MDSCs expression in peripheral blood and fresh tumor tissue samples of HNSCC in Southwest China

The balance between active immune responses against HPV and HPV-induced immune escape regulates viral clearance and carcinogenesis [23]. MDSCs are immature cells of myeloid origin, frequently found in tumor microenvironments and the blood of cancer patients, and contributed to tumor-mediated immune escape. However, the role and significance of MDSCs in HPV-associated HNSCC still remained blank. To elucidate the significance of MDSCs in HPV infection, we investigated the expression and level of MDSCs in HPV-related HNSCC. We applied the PE-Cy mouse anti-human CD11b, FITC-mouse anti-human LIN, APC mouse anti-human HLA-DR, PE mouse anti-human CD33 to examine the number of MDSCs in blood specimens of normal oral mucous, precancerous lesions, and HNSCC patients using flow cytometry. The results showed that the number of MDSCs was obviously up-regulated in the specimens of precancerous lesions (4.12%±0.96%) and HNSCC (10.22%±1.21%) in comparison with normal oral mucous(0.83%±1.25%, P=0.002). Then, to exclude the other disease resulting in the change of MDSCs in the peripheral blood of whole body, we detected the expression and level of MDSCs in fresh tumor tissue samples. The same results were obtained in the tissue samples of cases. Representative figure of the blood and tissue samples of one patient was presented in Figure 2A. In addition, we further used MPO, the marker of MDSCs in human clinic cases, to examine the expression of the paraffin specimens of MDSCs by immuohistochemistory. The positive brown staining of MPO was stained in the cytoplasm and nucleus of MDSC in light microscope (Figure 2B). The number of MDSCs was calculated and statistic result showed that MDSCs was higher expressed in HNSCC patients than normal oral mucous tissues. These data confirmed that MDSCs might be a critical cell population during the development of oral lesion to cancer.

MDSCs expression in peripheral blood and fresh tumor tissue samples of HNSCC.

Figure 2: MDSCs expression in peripheral blood and fresh tumor tissue samples of HNSCC. A. Representative flow cytometry image of CD11b+ LIN- HLA-DR- CD33+ MDSCs in peripheral blood and fresh tumor tissues of HPV-positive HNSCC and HPV-negative HNSCC. We first examined the percentage of LIN- HLA-DR- cells, and then screened the percentage of CD11b+ CD33+ cells in LIN- HLA-DR- cells. The peripheral blood sample and the fresh tumor tissue were from the same patients. The percentage of CD11b+ LIN- HLA-DR- CD33+ MDSCs in blood and tissue was almost the same. B. Representative immunohistochemical image of MPO in paraffin sections of HNSCC patients. Right was MPO in strong positive staining. Left was MPO in negative staining.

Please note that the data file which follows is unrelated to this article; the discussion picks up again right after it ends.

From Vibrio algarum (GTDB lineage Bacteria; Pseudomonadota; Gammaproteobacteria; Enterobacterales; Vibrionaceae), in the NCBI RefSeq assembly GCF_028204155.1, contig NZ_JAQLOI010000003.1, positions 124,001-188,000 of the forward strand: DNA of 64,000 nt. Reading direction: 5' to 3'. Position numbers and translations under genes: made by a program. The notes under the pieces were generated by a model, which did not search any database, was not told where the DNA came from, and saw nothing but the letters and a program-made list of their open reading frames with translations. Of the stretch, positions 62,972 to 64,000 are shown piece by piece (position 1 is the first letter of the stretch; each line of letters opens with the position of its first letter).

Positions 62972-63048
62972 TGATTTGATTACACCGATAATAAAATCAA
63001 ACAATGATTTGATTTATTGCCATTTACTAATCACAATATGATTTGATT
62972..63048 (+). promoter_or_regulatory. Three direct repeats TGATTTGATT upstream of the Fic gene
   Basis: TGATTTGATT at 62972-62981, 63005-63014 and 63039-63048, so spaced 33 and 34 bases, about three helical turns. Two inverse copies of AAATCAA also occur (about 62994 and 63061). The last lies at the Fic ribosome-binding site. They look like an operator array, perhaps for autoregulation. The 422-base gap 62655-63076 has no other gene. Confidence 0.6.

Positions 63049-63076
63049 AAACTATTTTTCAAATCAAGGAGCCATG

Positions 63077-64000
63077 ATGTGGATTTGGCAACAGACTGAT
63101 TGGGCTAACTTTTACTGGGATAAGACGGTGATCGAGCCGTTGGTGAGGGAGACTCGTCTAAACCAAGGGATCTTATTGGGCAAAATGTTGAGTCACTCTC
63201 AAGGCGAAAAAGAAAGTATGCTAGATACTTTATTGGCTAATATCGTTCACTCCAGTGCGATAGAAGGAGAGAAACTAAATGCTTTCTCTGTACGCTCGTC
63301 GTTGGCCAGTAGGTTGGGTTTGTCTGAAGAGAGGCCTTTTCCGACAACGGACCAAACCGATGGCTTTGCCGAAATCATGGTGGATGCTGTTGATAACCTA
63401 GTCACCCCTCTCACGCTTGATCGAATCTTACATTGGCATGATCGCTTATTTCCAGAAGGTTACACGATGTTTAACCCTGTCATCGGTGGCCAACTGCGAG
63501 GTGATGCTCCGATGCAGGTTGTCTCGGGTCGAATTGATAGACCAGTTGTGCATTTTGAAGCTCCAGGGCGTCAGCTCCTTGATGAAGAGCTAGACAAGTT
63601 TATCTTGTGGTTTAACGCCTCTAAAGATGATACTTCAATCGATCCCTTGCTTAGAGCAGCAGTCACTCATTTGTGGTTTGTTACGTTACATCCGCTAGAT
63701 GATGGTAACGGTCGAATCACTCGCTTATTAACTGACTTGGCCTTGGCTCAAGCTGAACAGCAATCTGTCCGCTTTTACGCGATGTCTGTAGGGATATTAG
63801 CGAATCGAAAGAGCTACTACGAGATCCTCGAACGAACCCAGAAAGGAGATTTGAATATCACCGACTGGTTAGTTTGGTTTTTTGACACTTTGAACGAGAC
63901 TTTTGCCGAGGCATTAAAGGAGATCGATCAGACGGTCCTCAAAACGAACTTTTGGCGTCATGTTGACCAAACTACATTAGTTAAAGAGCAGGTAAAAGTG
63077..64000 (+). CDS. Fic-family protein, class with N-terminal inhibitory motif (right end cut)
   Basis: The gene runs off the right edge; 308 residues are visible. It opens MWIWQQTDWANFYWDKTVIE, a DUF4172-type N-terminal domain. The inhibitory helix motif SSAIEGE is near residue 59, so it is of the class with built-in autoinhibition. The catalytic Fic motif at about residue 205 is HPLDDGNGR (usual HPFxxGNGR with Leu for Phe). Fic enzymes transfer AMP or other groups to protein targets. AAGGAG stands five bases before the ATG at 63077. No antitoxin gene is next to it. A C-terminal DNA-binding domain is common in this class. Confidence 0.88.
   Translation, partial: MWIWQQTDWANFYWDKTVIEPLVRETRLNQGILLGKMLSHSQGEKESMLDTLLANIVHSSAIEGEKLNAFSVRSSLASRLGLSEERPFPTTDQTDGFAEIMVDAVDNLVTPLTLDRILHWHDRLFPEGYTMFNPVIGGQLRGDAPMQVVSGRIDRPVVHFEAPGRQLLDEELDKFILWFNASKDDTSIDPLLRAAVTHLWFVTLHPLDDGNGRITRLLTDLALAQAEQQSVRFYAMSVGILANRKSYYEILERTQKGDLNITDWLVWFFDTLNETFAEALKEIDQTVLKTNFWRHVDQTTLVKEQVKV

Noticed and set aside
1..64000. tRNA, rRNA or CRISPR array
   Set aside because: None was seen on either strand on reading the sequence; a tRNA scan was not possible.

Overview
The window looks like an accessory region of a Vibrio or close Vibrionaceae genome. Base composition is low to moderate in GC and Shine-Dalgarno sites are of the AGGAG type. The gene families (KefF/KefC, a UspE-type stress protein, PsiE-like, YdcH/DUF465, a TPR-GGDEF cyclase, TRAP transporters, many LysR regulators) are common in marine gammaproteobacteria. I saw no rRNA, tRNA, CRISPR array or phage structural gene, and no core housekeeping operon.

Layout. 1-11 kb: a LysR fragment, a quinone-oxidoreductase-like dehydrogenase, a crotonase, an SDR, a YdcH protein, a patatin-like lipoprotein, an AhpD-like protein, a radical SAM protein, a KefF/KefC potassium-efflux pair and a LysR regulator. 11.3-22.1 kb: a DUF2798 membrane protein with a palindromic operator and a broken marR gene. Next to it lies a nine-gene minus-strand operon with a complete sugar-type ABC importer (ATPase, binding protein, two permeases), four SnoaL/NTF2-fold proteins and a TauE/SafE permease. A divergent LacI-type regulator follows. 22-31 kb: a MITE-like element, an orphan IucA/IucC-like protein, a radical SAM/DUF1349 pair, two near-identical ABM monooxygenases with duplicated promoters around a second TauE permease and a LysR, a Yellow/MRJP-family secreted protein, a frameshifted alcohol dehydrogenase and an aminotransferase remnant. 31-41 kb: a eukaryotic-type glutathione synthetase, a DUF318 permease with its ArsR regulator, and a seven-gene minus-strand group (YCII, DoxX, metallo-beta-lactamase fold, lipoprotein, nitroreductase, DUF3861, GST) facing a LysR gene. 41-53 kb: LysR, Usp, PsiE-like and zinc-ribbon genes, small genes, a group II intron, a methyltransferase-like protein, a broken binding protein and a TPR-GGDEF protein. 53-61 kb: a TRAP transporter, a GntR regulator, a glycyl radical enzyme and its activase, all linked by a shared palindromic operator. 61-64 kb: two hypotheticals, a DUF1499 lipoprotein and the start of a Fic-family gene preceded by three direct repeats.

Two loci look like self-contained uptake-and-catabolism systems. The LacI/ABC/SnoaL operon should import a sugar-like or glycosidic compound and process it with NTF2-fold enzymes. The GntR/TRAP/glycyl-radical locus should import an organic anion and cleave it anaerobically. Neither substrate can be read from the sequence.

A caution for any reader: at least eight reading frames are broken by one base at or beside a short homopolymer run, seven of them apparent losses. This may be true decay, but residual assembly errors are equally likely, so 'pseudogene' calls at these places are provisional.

Further, the analysis of the relationship between the expression of MDSCs and clinicopathologic features of HNSCC showed that the number of MDSCs in cases with T3-4 was more than cases with T1-2, and the number of MDSCs in cases with pathological grade II and III was more than that with grade I (P=0.002, P=0.001, respectively, Supplementary Table 2), however, there was no significant association of the MDSCs with age and gender of patients(P>0.05). This indicated that MDSCs may be recruited to HNSCC areas and the clinic stage and pathological grade of HNSCC patients may influence the recruitment of MDSCs.

Relationship between HPV16 and MDSCs in HNSCC

We have found that the number of MDSCs were up-regulated in HNSCC. It was known that the evasion of host immunity employed by viruses to establish viral persistence has been shown to strikingly parallel mechanisms of tumor escape [24]. This prompted us to analyze the relationship between HPV16 infection and MDSCs number in HNSCC. We analyzed the expression of HPV16 and MDSCs in HNSCC and found that the number of MDSCs (13.84% ± 1.66%) in blood samples of 47 HPV-positive HNSCC was significantly higher than precancerous lesions and normal oral mucous (P=0.004). The same results were obtained in tumor tissue sample (Supplementary Table 3). This data indicated that HPV infection might promote MDSCs aggregation into HNSCC areas, which might constitute a concomitant microenvironment of viral and inflammation to plays an important role in HNSCC.

LncRNAs microarry of HPV-related HNSCC

To further investigate the molecular mechanism of HPV16 accelerating MDSCs aggregation, we analyzed the lncRNAs profile of HPV-related HNSCC, which are emerging as a novel class of noncoding RNAs that are pervasively transcribed in the genome [25]. From the above HNSCC samples for HPV-positive HNSCC, HPV-negative HNSCC and normal oral mucous, we selected those characterized by RNA integrity preservation and high DNA quality (as assessed by spectrophotometric absorbance A260/A280 ratio and electrophoretic profile). These samples included 3 patients with the HPV-positive HNSCC, 3 patients with HPV-negative HNSCC, and 3 normal oral mucous classified as the controls. Feature Extraction software (version10.7.1.1, Agilent Technologies) was applied to process raw data and figures, and Genespring software (version 12.5; Agilent Technologies) was used to normalizate quantile of the raw data.